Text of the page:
Save our Deutsch! Can the German language be saved by a sentence in the Grundgesetz?

If you’re an American expat living in Germany, you’ve heard this debate before — in the U.S.

It’s such a simple little sentence that some people want to insert into the German constitution: “Die Sprache der Bundesrepublik ist Deutsch.” (“The language of the Federal Republic [of Germany] is German.”) Who would have thought that five German words could provoke such a debate? This quote from Berlin’s Tagesspiegel sums it up pretty well: “Die Idee der CDU, die deutsche Sprache im Grundgesetz zu verankern, hat eine heftige Diskussion ausgelöst: Läutet der Beschluss einen ‘Anti-Einwanderer-Wahlkampf’ ein oder die Rettung der deutschen Leitkultur?” (“The CDU’s idea to anchor the German language in the German constitution has set off a vigorous discussion: Does the resolution herald an ‘anti-immigrant campaign’ or the rescue of the German core culture?”)

When the German language gets mixed into German politics, the results are rarely good. What the Nazis did in the name of spreading and preserving a “pure” German language has ugly ramifications to this day. The recent CDU proposal (against the wishes of German chancellor and CDU head Angela Merkel) has echos of the German “Leitkultur” minority integration debate and that political controversy back in 2000.

Yes, there is German humor!
Not without a nice touch of ironic humor, some German journalists have asked “which German” does the CDU party want to save? Bureaucratic German, legal German, boulevard-newspaper German, Der Spiegel German, or perhaps Bavarian German? In a nod to the many dialects of German, Helmut Schümann asks: “Deutsch ins Grundgesetz? Das wäre anti-schwäbisch!” (“German in the constitution? That would be anti-Swabian!”).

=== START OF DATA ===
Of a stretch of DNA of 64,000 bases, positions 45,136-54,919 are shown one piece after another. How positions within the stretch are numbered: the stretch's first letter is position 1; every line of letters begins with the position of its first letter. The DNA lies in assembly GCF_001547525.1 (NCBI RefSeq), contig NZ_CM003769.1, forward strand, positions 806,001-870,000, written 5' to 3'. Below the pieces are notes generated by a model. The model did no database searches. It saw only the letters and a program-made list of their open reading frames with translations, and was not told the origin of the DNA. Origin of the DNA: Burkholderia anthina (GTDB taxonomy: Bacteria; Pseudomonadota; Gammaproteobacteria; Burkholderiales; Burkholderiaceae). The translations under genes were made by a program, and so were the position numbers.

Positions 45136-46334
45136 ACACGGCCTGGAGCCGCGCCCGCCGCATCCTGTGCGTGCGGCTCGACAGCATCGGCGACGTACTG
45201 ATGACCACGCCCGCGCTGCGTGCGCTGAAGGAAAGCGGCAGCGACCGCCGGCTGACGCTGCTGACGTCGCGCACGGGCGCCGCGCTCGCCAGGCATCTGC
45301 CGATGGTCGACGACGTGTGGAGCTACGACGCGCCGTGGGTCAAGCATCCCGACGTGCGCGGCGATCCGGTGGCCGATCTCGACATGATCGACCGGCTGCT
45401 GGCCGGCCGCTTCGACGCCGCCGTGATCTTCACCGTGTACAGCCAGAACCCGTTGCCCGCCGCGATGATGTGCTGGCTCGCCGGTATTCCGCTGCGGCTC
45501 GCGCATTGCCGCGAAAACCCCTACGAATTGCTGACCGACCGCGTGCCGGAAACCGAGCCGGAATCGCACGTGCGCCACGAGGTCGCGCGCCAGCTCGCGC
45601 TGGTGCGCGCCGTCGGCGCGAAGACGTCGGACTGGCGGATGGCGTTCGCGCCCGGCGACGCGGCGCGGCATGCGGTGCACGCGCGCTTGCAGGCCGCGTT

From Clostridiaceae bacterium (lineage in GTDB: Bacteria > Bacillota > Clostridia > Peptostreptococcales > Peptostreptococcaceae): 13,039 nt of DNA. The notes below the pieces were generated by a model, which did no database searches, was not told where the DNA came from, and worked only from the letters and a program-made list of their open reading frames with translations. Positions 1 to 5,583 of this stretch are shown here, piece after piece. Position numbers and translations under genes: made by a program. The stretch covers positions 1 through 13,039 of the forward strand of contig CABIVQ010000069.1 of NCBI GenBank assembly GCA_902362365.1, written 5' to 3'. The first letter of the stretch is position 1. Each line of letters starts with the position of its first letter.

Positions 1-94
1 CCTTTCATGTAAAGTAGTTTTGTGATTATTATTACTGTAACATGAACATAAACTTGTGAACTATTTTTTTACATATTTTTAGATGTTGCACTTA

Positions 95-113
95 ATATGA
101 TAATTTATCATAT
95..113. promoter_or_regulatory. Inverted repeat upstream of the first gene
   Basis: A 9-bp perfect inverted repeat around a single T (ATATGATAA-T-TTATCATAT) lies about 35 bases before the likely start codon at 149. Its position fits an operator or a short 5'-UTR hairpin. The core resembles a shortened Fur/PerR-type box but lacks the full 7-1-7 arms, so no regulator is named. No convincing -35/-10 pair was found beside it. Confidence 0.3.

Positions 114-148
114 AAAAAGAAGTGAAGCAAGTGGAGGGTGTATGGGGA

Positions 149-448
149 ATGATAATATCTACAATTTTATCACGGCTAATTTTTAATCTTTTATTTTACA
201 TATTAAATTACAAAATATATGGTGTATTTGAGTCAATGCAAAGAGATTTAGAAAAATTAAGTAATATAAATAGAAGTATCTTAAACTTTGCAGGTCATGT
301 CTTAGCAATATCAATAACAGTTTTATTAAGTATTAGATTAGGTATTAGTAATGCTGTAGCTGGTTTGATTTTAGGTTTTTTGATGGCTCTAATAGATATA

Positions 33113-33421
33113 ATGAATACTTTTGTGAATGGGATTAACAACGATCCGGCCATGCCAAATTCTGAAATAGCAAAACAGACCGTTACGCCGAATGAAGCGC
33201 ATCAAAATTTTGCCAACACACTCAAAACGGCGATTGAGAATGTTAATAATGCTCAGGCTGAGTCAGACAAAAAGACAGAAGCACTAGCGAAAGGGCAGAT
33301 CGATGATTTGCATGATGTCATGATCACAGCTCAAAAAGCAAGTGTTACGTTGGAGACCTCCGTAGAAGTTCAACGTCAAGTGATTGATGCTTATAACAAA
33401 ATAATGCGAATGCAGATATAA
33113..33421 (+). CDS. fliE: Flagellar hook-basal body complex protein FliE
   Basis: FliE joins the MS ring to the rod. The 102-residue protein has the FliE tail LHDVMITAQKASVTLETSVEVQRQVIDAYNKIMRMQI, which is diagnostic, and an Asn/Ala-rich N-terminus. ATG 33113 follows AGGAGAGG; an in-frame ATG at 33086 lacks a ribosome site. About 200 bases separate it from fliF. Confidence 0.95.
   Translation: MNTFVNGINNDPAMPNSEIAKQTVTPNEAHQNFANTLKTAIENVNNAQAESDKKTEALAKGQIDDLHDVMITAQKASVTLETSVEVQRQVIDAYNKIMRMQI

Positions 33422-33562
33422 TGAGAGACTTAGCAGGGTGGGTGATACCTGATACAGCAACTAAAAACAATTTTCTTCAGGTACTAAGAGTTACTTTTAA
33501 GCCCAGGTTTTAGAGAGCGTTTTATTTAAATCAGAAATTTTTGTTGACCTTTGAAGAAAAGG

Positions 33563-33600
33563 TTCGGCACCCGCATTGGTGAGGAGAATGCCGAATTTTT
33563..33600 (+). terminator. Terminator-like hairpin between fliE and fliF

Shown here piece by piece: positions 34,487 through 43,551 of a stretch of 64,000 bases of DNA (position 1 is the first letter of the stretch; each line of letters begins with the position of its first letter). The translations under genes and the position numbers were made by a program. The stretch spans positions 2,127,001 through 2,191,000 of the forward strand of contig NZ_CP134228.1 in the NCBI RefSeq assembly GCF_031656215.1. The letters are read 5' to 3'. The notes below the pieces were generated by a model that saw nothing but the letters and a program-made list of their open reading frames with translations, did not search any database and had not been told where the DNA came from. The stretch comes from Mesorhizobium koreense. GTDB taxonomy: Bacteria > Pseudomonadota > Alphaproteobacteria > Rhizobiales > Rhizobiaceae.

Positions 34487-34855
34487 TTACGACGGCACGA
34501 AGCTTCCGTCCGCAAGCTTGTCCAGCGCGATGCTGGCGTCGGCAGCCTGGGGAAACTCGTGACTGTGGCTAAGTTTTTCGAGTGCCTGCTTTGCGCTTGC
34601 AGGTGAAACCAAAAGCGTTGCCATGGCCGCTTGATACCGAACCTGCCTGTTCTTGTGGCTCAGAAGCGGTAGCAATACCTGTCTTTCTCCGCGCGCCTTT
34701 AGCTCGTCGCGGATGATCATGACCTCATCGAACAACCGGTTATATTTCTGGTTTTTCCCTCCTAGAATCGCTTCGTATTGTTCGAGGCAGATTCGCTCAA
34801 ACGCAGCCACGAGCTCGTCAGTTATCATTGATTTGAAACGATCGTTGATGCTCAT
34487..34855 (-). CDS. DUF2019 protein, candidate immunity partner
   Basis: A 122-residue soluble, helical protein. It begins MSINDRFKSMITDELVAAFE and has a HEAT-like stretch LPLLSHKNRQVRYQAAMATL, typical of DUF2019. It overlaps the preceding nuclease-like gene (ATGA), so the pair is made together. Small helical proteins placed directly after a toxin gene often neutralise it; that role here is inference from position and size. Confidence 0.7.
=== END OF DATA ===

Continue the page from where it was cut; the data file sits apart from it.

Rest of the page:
Very predictably, the Verein Deutsche Sprache e.V. (VDS, German Language Association) has come out in favor of the CDU’s constitutional amendment. The VDS has long decried the growing use of English in German (so-called “Denglish”) and thinks somehow that a new sentence in the German Grundgesetz will put a stop to such nonsense. Even before the CDU proposal, the association was out collecting signatures to put German in the German constitution, as 17 other EU countries have done (including neighboring Austria).

Many supporters of putting German in the constitution cite these 17 countries in support of the cause, but they fail to mention that the countries who do not have such a clause in their constitution (or like the United Kingdom, have no constitution at all) are somehow surviving without it. Some of the EU nations with such a constitutional provision have done so out of fear. Latvia protects the Latvian language as a defensive measure against Russian. France did not have anything about French in its constitution until 1996. Belgium’s constitution recognizes not one language, but the four “language regions” in that nation (French, Dutch/Flemish, German, and the French-Flemish capital city, Brussels). Few of the English-speaking countries have any constitutional clauses protecting English. Neither Australia nor the U.S. have constitutional protection (although about half of the states in the U.S. do).